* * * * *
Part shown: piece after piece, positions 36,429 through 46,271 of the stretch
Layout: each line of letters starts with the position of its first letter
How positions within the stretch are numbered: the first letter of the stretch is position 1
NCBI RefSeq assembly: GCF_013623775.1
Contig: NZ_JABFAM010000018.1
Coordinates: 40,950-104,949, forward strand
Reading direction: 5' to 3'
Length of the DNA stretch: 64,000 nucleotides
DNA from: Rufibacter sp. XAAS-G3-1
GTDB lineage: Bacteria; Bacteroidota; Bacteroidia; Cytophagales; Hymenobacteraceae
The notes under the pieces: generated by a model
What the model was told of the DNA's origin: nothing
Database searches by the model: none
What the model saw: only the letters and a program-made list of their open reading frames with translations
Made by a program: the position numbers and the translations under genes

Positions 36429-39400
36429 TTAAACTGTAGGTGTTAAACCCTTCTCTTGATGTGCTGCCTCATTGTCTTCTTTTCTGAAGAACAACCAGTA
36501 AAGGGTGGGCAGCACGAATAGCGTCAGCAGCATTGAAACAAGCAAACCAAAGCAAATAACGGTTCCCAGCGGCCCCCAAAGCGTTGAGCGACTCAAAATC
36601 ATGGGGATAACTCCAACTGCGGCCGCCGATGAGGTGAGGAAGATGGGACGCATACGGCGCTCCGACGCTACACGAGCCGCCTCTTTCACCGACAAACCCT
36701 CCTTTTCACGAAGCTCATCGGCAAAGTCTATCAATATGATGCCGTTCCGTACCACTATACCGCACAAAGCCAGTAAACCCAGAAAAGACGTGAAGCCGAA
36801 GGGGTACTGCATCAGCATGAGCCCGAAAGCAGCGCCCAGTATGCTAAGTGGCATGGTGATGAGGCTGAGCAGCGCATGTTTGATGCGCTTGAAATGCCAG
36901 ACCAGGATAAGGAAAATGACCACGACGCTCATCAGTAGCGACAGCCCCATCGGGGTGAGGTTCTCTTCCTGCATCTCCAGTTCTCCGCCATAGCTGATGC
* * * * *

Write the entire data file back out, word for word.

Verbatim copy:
Part shown: piece after piece, positions 36,429 through 46,271 of the stretch
Layout: each line of letters starts with the position of its first letter
How positions within the stretch are numbered: the first letter of the stretch is position 1
NCBI RefSeq assembly: GCF_013623775.1
Contig: NZ_JABFAM010000018.1
Coordinates: 40,950-104,949, forward strand
Reading direction: 5' to 3'
Length of the DNA stretch: 64,000 nucleotides
DNA from: Rufibacter sp. XAAS-G3-1
GTDB lineage: Bacteria; Bacteroidota; Bacteroidia; Cytophagales; Hymenobacteraceae
The notes under the pieces: generated by a model
What the model was told of the DNA's origin: nothing
Database searches by the model: none
What the model saw: only the letters and a program-made list of their open reading frames with translations
Made by a program: the position numbers and the translations under genes

Positions 36429-39400
36429 TTAAACTGTAGGTGTTAAACCCTTCTCTTGATGTGCTGCCTCATTGTCTTCTTTTCTGAAGAACAACCAGTA
36501 AAGGGTGGGCAGCACGAATAGCGTCAGCAGCATTGAAACAAGCAAACCAAAGCAAATAACGGTTCCCAGCGGCCCCCAAAGCGTTGAGCGACTCAAAATC
36601 ATGGGGATAACTCCAACTGCGGCCGCCGATGAGGTGAGGAAGATGGGACGCATACGGCGCTCCGACGCTACACGAGCCGCCTCTTTCACCGACAAACCCT
36701 CCTTTTCACGAAGCTCATCGGCAAAGTCTATCAATATGATGCCGTTCCGTACCACTATACCGCACAAAGCCAGTAAACCCAGAAAAGACGTGAAGCCGAA
36801 GGGGTACTGCATCAGCATGAGCCCGAAAGCAGCGCCCAGTATGCTAAGTGGCATGGTGATGAGGCTGAGCAGCGCATGTTTGATGCGCTTGAAATGCCAG
36901 ACCAGGATAAGGAAAATGACCACGACGCTCATCAGTAGCGACAGCCCCATCGGGGTGAGGTTCTCTTCCTGCATCTCCAGTTCTCCGCCATAGCTGATGC